How do you judge an Early Access game? It’s not finished, it’s probably buggy, almost certainly lacking content, and yet the devs want you to pay for the privilege of playing their incomplete masterpiece. Should you trust them?
That’s what the new Developer Review series is here to help with – which Early Access developers should you trust when they ask for your money?
Developer Reviews look at the studio behind the game. How are their community relations? Are they honest when describing the game they want you to buy? How long will it take to complete, and what will it be like when it gets there? These and many other factors will be looked at to arrive at a simple:
Positive – signs are good this developer can be trusted
Negative – think twice about handing your cash over, things might not work out
In its Early Access FAQ for purchasers, Valve advises:
When you buy an Early Access game, you should consider what the game is like to play right now.
Which is a great metric to use. If you buy the game now, and you get enough value out of it to justify what you paid, then it doesn’t really matter if it’s finished or not.
But our devious human brains don’t work like that, do they…?
As soon as we see a list of upcoming features for a game, we include those in the price we’re paying. So even if we’re buying a game for $4, which we enjoy playing for 50 hours, we’re not going to be satisfied until all those extra features are developed and added. Because that’s what we’re paying for, right?
And the only way of knowing if those features will be added, are if the studio – the devs – are capable of delivering what they’ve promised, and have the money to survive long enough to have the time to deliver what they’ve promised.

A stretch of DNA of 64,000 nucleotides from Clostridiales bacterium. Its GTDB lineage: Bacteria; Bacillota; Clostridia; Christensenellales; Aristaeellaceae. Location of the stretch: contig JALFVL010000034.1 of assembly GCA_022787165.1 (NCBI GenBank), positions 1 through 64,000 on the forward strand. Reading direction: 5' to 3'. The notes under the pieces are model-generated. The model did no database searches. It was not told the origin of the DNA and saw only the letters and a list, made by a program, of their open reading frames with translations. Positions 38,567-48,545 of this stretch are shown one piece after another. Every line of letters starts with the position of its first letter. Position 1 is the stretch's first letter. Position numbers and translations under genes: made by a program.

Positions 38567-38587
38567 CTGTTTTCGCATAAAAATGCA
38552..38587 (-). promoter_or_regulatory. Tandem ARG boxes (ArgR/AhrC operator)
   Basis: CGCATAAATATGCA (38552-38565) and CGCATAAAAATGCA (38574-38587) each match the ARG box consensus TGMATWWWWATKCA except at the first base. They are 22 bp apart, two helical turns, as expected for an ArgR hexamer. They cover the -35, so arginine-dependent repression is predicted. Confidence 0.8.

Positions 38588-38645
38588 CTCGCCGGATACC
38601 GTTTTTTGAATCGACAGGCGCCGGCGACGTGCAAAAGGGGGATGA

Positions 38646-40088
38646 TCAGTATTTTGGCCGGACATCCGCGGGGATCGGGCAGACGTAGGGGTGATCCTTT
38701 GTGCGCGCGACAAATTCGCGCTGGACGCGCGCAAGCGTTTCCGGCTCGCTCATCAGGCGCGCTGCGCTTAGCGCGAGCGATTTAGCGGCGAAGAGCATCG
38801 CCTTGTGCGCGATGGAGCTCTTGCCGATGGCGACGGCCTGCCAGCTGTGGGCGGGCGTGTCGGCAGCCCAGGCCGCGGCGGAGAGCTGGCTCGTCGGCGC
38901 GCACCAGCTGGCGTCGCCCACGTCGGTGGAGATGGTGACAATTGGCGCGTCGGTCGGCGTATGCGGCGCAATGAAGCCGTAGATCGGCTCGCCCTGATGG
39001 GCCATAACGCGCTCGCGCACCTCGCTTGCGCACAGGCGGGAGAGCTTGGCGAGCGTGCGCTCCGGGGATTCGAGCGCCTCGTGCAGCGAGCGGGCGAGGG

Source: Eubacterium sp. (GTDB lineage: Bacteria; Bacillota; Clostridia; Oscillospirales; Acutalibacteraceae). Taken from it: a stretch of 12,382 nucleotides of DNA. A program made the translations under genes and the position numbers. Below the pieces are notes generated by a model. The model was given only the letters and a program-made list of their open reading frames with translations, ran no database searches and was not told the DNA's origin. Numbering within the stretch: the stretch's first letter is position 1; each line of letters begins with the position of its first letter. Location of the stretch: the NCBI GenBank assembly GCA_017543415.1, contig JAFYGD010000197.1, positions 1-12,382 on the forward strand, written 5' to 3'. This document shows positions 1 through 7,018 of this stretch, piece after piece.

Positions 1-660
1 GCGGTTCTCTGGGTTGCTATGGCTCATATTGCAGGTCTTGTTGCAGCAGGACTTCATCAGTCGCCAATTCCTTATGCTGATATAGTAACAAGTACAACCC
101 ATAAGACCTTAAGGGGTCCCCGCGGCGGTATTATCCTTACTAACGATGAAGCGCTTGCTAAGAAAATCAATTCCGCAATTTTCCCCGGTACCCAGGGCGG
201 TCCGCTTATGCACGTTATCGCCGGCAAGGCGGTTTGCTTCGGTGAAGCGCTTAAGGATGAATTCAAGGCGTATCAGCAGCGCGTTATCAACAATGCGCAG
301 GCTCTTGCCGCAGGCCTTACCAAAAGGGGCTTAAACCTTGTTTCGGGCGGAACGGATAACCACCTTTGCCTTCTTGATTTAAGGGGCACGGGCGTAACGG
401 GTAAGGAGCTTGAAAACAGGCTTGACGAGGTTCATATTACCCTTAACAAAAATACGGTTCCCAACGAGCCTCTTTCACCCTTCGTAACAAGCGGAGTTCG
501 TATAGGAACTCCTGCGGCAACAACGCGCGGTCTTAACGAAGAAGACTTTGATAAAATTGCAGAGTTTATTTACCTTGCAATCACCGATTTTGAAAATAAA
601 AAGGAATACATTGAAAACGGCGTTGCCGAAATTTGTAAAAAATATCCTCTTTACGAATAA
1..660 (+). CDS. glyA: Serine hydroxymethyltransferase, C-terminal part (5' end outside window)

So really, reviews of Early Access games are only half the story. The other half, which is hardly ever touched on, is to review the developers of Early Access games. They are the deciding factor for whether those promised features will be added and a game completed.
Having worked for an Early Access developer for almost 3 years, and seen first-hand what happens when a studio runs out of money, I’ve a little bit of experience in gauging how well a developer is doing. So the new series is about studying studios and devs, looking at their development plans and funding positions, and providing feedback on how likely they are to complete their game.
The aim of the series is to find the good developers. Those studios who are, often quietly and steadily, building their game within their means and delivering the promises they’ve made to their players. It’s about giving the good guys a chance to shine through and be recognised.
The first review in the series is for CAT Interstellar, and will be released tomorrow.